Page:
Shares of Netflix (NASDAQ:NFLX) popped on Thursday, rising about 2.5% by the time the market closed. The stock's gain followed the streaming-TV giant's third-quarter update, which featured better-than-expected earnings per share, strong growth in international subscribers, and optimistic commentary from management on the company's competitive environment. Following a second-quarter update with subscriber growth that came in far below expectations, strong Q3 results were a relief for investors.

There was a lot to like about the quarter. Beyond the company's strong financial results for the period (including 31% year-over-year revenue growth and a widening operating margin), management captured several other reasons for shareholders to be optimistic in the company's third-quarter conference call.

Here are a few key takeaways from the call.

An image of the Netflix app homescreen, featuring Stranger Things

Image source: Netflix.

Netflix isn't worried about competition

With Apple and Walt Disney both scheduled to launch their streaming services in November, many investors wondered whether Netflix management was concerned about how these services would impact the company. But management isn't worried, citing a large market opportunity. "[A]ll of us are competing with linear TV and we're all relatively small to linear TV," said Netflix CEO Reed Hastings.

Hastings noted that there was a similar phenomenon when cable TV was coming into popularity. Despite many networks vying for consumers' time, the networks were ultimately competing with broadcast -- not with each other. "I think it's the same kind of dynamics here," Hastings said.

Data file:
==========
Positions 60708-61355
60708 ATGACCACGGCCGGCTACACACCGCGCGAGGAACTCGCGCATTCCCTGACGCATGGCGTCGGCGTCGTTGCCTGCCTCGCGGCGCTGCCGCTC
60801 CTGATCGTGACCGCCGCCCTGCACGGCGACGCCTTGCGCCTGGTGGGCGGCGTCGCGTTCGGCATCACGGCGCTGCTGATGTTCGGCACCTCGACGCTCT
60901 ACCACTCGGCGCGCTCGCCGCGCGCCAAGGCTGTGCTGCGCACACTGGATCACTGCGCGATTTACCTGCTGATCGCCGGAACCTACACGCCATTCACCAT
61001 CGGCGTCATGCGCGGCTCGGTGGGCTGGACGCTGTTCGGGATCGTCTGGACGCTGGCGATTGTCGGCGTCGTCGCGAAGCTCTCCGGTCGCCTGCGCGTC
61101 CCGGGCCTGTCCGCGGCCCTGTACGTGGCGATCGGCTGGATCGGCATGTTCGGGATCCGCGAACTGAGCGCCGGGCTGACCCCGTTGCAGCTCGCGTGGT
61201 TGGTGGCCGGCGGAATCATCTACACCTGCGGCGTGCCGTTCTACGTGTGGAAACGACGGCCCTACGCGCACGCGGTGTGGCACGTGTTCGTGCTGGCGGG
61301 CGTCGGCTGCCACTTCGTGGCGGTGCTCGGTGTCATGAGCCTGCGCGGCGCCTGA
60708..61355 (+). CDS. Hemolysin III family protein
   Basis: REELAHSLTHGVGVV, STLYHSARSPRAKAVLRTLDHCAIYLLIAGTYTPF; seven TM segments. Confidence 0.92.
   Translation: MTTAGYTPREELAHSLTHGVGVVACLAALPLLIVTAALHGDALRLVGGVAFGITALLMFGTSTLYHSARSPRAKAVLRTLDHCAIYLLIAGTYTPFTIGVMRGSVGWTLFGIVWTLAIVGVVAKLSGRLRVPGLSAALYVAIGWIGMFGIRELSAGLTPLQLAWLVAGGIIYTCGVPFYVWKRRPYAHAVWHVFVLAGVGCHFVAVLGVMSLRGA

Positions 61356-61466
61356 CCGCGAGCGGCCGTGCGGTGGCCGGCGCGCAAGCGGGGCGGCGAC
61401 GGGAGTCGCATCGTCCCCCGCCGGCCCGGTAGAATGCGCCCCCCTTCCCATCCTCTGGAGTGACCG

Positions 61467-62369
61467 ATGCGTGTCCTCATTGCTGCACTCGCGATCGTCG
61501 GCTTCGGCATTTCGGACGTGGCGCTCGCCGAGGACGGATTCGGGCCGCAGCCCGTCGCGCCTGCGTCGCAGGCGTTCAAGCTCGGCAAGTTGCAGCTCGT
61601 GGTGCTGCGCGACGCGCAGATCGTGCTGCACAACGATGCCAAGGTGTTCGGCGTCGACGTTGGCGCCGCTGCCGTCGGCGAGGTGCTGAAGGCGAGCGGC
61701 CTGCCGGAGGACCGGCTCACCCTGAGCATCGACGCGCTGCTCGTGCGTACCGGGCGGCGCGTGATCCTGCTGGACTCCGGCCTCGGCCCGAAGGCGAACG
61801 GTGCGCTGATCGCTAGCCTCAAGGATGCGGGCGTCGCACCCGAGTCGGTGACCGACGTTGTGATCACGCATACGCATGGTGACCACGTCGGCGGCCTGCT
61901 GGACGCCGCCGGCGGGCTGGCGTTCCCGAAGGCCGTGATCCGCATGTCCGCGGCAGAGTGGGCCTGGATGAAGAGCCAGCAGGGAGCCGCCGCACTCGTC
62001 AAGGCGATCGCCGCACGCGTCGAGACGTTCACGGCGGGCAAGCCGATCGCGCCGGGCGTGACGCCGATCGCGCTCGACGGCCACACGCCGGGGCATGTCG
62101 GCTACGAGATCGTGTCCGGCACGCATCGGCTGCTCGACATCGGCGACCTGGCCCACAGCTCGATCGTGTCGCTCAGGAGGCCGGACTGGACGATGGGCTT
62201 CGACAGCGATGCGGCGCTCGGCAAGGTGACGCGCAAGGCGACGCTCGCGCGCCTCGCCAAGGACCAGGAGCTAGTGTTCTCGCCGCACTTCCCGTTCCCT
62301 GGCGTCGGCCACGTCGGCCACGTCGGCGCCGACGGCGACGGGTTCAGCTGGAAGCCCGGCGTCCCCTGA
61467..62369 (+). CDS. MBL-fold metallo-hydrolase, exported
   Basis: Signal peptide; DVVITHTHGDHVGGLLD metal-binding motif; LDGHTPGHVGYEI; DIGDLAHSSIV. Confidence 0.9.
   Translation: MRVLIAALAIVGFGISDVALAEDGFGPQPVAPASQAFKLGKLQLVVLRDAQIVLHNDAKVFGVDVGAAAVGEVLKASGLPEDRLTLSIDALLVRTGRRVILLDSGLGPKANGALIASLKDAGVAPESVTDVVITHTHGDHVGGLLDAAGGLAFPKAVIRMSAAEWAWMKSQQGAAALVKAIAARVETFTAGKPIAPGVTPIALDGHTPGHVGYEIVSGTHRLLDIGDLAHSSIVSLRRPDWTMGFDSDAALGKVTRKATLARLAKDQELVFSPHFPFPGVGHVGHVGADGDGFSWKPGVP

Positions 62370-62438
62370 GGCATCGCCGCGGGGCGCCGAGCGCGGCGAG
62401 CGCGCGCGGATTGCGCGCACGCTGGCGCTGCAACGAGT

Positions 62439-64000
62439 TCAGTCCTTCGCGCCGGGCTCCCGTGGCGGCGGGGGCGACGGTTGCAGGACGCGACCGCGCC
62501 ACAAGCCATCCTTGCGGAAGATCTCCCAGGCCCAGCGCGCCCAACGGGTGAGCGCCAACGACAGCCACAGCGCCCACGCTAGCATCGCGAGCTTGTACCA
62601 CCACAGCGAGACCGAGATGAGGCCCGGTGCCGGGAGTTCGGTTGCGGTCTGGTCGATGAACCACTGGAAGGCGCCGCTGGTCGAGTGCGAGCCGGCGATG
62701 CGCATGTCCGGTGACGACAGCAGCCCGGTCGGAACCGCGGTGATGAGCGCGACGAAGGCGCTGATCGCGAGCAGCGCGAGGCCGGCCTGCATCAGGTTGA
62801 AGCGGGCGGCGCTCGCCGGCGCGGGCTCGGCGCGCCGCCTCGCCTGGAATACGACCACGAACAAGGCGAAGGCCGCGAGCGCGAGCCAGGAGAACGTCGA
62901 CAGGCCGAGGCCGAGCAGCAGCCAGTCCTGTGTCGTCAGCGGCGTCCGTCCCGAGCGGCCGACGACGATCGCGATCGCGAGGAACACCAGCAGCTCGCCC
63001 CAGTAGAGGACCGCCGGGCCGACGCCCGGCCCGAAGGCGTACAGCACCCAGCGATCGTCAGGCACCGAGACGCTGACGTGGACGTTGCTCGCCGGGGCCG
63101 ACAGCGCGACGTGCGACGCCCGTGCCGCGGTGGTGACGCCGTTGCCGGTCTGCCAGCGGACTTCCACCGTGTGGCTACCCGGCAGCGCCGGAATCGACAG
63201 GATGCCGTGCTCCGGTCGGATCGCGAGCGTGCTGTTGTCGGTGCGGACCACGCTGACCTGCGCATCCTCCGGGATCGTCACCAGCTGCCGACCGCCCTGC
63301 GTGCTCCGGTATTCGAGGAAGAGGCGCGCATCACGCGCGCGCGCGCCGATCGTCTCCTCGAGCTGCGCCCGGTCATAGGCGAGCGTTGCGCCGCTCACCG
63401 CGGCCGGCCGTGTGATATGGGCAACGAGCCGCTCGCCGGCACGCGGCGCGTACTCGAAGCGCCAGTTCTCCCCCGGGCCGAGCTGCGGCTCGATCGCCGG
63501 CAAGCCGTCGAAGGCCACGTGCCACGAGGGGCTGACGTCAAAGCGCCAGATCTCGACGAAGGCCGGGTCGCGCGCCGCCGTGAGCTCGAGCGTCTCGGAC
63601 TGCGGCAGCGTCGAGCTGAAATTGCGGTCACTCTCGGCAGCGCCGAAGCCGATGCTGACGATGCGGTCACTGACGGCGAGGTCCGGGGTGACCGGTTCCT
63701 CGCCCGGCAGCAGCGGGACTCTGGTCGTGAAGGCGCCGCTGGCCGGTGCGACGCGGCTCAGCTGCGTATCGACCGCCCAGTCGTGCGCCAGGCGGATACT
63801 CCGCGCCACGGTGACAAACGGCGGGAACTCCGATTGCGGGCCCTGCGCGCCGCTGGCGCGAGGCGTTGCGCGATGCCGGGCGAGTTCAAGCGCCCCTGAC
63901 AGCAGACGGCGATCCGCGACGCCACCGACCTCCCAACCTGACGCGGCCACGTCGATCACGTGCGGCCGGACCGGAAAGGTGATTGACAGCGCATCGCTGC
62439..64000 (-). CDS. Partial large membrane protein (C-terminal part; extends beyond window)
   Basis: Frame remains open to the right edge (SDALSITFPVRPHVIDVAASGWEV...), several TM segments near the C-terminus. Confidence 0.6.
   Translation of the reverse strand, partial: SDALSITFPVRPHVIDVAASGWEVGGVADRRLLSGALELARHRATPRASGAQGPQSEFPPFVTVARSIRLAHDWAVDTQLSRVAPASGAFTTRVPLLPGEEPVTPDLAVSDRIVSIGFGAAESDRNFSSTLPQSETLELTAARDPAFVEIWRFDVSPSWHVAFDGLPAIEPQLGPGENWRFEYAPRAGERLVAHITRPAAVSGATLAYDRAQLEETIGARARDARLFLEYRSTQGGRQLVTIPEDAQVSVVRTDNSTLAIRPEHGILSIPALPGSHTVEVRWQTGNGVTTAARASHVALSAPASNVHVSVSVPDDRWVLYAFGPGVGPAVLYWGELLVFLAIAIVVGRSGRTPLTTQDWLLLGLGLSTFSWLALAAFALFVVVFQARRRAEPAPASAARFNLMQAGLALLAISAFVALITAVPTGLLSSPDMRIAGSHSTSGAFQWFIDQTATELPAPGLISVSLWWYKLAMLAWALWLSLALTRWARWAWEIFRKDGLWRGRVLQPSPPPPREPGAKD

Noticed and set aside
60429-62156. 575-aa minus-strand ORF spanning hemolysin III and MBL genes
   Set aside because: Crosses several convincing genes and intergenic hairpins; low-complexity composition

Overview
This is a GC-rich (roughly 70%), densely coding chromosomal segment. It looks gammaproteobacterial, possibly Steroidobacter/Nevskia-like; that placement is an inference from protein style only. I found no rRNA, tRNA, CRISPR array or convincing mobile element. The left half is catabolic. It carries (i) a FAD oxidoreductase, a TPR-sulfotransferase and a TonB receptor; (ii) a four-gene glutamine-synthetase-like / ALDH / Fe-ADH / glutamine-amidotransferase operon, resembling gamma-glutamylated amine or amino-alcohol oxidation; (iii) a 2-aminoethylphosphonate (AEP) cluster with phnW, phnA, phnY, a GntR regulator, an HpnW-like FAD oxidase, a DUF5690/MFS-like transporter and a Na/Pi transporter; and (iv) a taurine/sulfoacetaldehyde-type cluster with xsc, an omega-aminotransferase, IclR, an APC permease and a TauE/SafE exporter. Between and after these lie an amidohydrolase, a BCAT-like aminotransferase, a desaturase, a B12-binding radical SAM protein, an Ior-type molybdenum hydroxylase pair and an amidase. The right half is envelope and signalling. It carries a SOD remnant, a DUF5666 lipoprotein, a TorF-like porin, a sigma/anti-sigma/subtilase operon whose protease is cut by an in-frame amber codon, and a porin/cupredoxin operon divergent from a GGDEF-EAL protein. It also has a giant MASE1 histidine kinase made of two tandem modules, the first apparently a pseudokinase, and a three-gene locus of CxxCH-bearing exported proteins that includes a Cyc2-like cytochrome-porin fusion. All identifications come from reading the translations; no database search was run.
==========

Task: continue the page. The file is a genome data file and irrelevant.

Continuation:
Netflix is demonstrating operating leverage

The company's operating margin is on pace to improve 300 basis points this year, to 13%. Better yet, management expects its operating margin to improve another 300 basis points in 2020, thanks to the company's operating leverage.

"We're driving ... scale and efficiencies, and margin growth across the board. Our content investment -- while it's growing -- it's growing slower than our revenue growth," explained Netflix CFO Spencer Neumann.

Price increases remain effective

When discussing the company's recent price increases, management admitted there has been some churn as a result. But this churn rate amounts to just one-tenth of a percent. Of course, this doesn't even come close to offsetting the benefit the company has seen in increased revenue from the price increases.

"We're talking about a 10th of a percentage point in churn and that's why at the same time these price increases are hugely revenue positive for us as you saw in the quarter," explained Neumann.

While paid members in the U.S. were up less than 1 percent year over year, average revenue per user increased 16.5% in Q3.

Of course, there are benefits from price increases beyond higher revenue. Increased average revenue per user means the company can reinvest the bulk of this incremental revenue back into Netflix, strengthening its value proposition with more great content and an improved product experience.